Kara Walker (American, born 1969)
linoleum cut on cream wove paper
46 1/2 x 60 1/2 in. (118.11 x 153.67 cm)
Collection of Alvin Hall. © Kara Walker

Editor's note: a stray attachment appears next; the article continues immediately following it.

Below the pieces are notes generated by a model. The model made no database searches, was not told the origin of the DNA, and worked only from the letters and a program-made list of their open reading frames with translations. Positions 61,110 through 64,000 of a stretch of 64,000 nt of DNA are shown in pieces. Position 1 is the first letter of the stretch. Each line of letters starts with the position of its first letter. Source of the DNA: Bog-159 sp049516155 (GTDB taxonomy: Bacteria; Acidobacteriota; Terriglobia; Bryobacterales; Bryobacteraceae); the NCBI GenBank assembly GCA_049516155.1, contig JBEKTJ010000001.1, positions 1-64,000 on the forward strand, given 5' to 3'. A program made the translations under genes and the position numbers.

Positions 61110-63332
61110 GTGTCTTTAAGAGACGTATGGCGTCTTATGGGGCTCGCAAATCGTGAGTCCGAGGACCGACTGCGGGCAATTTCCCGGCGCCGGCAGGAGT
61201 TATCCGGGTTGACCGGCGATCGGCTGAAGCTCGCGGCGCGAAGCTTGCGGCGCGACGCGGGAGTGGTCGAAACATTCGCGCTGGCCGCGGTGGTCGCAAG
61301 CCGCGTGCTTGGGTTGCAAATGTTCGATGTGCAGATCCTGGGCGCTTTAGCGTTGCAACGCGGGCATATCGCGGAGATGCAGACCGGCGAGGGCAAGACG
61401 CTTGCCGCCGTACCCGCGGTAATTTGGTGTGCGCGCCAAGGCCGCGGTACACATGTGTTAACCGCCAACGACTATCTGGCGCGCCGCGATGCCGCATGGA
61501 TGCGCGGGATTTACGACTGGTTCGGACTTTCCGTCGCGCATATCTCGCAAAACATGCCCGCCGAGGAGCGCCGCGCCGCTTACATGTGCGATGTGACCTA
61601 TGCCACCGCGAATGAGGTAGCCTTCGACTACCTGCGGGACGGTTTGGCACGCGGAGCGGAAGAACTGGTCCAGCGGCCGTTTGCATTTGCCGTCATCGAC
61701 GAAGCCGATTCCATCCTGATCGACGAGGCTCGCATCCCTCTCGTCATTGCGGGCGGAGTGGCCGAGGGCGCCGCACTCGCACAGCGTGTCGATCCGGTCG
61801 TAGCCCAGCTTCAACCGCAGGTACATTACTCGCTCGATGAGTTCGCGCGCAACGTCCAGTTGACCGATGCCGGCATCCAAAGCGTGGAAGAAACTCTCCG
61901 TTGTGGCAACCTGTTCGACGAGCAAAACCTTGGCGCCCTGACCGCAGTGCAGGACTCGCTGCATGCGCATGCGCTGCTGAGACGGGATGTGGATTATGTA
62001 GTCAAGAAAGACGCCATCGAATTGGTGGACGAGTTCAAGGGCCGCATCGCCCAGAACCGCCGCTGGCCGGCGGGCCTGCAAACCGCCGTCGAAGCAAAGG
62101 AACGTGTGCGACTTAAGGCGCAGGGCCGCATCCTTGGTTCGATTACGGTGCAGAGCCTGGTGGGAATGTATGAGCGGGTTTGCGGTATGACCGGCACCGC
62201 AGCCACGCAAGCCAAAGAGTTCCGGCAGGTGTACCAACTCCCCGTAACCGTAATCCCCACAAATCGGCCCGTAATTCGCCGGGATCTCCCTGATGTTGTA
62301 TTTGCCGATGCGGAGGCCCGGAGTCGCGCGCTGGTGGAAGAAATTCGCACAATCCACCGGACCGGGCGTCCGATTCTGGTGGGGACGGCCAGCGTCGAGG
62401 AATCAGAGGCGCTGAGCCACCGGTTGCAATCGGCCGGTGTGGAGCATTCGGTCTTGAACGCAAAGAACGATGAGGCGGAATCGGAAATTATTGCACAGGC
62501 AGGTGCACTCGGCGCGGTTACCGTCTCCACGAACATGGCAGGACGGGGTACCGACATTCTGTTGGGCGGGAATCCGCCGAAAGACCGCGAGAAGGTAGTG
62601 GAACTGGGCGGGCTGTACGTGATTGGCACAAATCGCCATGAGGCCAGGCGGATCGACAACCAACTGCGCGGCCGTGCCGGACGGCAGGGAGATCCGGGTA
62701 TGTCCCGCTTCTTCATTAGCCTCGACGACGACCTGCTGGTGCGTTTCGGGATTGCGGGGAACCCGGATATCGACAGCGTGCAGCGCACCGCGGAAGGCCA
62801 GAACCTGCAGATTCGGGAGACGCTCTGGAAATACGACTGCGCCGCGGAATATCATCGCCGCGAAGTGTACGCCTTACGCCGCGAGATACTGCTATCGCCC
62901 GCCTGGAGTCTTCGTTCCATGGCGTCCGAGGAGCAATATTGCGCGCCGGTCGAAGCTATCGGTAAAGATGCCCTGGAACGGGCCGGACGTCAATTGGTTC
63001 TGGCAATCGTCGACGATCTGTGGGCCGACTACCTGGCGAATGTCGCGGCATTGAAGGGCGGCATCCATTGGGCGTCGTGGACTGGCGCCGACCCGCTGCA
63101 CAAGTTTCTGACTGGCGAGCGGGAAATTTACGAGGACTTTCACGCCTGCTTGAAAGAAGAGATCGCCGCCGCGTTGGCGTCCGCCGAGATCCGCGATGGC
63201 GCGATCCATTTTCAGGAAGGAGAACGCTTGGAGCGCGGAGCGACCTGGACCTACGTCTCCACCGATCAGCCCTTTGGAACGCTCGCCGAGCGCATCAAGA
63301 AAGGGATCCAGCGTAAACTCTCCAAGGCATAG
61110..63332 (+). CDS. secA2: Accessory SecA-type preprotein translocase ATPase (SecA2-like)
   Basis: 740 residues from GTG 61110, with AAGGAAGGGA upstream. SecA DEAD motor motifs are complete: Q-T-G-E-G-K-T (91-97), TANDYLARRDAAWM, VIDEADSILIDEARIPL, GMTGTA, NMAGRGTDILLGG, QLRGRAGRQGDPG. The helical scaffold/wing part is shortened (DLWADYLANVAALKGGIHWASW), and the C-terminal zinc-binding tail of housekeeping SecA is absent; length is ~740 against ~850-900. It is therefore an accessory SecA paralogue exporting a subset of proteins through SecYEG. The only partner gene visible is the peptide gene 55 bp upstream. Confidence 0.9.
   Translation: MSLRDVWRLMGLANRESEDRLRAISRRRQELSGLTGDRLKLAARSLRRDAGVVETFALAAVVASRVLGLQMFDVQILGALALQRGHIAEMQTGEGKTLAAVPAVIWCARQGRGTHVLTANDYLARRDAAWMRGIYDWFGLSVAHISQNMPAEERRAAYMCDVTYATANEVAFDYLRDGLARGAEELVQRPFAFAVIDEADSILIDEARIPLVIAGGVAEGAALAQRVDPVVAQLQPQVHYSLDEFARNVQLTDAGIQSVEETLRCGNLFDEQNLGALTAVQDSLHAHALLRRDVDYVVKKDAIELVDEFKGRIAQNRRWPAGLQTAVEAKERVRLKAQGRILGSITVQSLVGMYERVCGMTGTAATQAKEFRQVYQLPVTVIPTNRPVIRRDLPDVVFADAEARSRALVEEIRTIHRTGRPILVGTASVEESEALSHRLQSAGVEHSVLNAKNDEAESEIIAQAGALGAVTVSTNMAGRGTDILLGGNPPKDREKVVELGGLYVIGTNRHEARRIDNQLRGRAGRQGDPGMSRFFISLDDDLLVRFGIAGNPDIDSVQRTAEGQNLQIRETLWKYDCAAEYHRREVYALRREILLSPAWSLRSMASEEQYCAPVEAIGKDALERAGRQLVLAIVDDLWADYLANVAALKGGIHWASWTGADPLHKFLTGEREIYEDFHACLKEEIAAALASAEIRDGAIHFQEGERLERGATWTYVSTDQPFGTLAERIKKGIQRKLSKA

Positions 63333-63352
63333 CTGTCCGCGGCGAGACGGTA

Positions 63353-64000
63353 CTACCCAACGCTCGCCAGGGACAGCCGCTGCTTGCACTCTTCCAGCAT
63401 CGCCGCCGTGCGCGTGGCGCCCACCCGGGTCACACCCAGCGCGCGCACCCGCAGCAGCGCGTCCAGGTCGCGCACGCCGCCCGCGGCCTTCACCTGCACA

In the 1990s, Kara Walker revived the Victorian art of the cut-paper silhouette, a popular form of nineteenth-century portraiture. Her characters—ranging from enslavers to enslaved children—are often shown engaging in taboo acts of sex, violence, and debasement. She describes the semi–nude figure in this print as “your essentialist-token slave maiden in midair.” Without any background or context, this figure seems to be helplessly falling through a timeless void. While she has been both celebrated and criticized for appropriating negative stereotypes of African Americans, Walker seeks to reconcile with a painful, violent, and traumatic past through her artwork. Her surrealistic figures, which often force incongruent elements into uncomfortably tense proximity, refuse to resolve the horrific historical and psychological circumstances of slavery’s era, leaving us to wonder whether some resolution between racism’s past and present is even possible.